Source: The Mercury, 3 February, 1998, p.3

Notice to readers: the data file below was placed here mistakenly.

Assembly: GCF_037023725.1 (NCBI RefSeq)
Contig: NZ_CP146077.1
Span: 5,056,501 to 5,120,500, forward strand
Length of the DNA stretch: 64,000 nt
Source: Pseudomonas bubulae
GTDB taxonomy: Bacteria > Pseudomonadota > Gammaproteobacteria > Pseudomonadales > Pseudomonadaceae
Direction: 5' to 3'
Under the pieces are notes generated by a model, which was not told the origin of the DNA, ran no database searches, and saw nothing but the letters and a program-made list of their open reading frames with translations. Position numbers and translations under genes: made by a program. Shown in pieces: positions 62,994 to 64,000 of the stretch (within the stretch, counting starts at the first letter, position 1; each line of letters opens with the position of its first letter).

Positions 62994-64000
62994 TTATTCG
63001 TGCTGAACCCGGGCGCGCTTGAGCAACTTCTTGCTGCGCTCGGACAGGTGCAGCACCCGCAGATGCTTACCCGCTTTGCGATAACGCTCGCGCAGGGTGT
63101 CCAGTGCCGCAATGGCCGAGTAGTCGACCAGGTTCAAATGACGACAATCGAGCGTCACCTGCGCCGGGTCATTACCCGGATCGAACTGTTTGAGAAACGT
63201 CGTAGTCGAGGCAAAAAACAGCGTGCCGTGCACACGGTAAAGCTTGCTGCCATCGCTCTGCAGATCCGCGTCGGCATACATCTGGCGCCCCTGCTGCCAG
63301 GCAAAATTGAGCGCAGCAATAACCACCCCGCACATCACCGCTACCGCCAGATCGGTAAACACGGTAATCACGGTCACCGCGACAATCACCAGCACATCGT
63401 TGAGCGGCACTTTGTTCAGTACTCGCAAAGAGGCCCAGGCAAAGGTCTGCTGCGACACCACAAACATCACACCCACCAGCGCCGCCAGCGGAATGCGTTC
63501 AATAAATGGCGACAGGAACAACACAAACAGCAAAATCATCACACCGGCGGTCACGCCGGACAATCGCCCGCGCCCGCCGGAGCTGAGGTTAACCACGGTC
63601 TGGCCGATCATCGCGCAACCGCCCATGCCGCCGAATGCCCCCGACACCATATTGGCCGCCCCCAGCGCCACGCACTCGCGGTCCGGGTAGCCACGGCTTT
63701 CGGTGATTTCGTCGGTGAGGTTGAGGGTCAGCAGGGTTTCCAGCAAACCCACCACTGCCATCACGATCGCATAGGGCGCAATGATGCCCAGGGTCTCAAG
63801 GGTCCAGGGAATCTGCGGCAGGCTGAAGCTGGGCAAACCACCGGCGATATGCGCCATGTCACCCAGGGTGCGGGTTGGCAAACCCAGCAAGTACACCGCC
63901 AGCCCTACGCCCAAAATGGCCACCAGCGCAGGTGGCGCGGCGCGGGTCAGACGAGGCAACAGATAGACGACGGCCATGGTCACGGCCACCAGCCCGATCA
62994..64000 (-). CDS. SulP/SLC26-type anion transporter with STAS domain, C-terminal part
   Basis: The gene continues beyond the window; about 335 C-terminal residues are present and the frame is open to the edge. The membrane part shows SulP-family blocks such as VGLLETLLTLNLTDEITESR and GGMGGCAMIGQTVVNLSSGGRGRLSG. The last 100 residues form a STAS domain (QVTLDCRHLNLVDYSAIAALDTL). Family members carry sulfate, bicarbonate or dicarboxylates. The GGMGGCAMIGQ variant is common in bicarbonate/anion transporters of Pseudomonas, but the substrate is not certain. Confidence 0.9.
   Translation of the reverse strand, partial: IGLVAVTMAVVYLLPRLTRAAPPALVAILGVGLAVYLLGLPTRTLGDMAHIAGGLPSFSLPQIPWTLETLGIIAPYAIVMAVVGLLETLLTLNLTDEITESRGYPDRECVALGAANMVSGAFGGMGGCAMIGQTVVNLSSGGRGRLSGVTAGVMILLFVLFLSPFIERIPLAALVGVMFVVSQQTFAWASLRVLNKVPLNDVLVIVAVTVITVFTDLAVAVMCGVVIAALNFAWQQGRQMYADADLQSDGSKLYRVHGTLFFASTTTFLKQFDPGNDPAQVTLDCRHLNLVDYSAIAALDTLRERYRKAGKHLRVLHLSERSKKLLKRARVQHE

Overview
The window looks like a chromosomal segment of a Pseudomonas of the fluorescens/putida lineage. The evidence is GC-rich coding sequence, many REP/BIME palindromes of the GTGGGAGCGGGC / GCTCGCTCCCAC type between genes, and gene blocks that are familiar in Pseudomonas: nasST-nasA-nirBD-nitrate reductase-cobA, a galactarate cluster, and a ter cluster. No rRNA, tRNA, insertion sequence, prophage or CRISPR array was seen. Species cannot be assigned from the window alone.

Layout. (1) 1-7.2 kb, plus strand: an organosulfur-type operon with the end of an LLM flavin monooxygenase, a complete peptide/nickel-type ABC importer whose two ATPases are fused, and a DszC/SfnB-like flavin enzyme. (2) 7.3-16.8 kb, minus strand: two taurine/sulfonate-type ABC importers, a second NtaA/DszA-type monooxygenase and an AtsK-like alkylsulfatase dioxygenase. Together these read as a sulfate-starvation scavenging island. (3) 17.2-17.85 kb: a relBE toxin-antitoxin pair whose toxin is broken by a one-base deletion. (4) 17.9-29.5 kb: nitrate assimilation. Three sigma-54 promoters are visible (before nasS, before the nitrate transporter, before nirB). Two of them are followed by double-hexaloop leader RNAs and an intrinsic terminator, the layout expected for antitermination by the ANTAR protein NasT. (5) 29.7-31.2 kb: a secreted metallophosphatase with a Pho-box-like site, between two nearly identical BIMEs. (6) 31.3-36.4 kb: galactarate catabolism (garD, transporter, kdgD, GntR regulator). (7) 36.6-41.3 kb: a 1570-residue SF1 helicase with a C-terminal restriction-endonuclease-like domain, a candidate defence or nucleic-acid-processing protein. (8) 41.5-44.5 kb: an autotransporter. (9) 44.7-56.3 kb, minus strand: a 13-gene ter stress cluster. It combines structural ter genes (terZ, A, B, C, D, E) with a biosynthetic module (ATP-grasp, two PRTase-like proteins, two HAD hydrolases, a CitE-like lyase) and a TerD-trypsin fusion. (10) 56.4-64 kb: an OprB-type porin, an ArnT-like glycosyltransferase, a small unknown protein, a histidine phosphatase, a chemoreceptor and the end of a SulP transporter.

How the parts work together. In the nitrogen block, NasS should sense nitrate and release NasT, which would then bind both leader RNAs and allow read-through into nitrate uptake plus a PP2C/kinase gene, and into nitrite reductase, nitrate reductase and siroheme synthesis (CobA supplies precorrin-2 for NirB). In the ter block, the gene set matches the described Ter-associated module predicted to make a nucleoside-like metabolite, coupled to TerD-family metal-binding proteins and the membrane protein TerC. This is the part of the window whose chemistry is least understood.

By STUART DIWELL MARIJUANA and over- the-counter painkillers were the most common drugs used by Tasman- ian high school students, a State Government survey has found. The Cancer Council of Tas- mania survey made public yesterday found 64% of 16 year-old boys and 49% of girls said they had used marijuana at least once. It also found 35% of boys and 48% of girls aged 13 to 16 said they had used nonprescription painkillers for non-medical reasons in the week prior to the survey. The survey of students 12 to 17 also asked about the use of other drugs including seda- tives, steroids, inhalants such as glue, amphetamines, ecstasy, cocaine, opiates and hallucinogens. In the week before the survey, 4% of 14-year-old boys and 2% of boys 15 and 16 said they had used cocaine. If the figures are correct it means about 100 14-year-old boys across Tasmania used cocaine in the week prior to the survey. Opiates were used by up to 3% of boys and 1% of girls while up to 3% of boys and 2% of girls said they used hallucinogens such as LSD. Use figures increased over time for all drugs. Previously released infor mation from the survey showed about half of boys 16 and 17 described themselves as heavy drinkers and 30% were binge drinkers. Alcohol and Drug Services state manager John Leary said the survey highlighted the range of illegal and legal substances being abused by high school students. "It is the first survey of its type in the state and will enable the Government to develop a plan for action and intervention to combat the use of pharmaceutical drugs and illegal substances among young people," he said. "It also will help us monitor the trends in substance use among young Tasmanians." Mr Leary said the plan was to repeat the survey every three years. The use of painkillers was similar to that found in surveys of Victorian and New South Wales high school children. However, beyond their easy availability there was little information on why they were so popular. Mr Leary said while the findings were not particularly surprising, the results were of great concern. Education and Vocational Training Minister Sue Napier said health and physical education had been targeted as a curriculum priority up to the year 2000. It would include both programs and better school community habits and practices dealing with such issues as drug education, healthy living, daily fitness, good food and nutrition, stress control and recreation. While schools had a role to play in promoting the health and well-being of students, the assistance of parents and the community was vital. The survey was held in 1996 and involved 2448 students aged 12 to 17 in 35 state and private secondary schools. Twelve schools refused to take part. The students were asked to fill out a 22-page questionnaire on drug usage.
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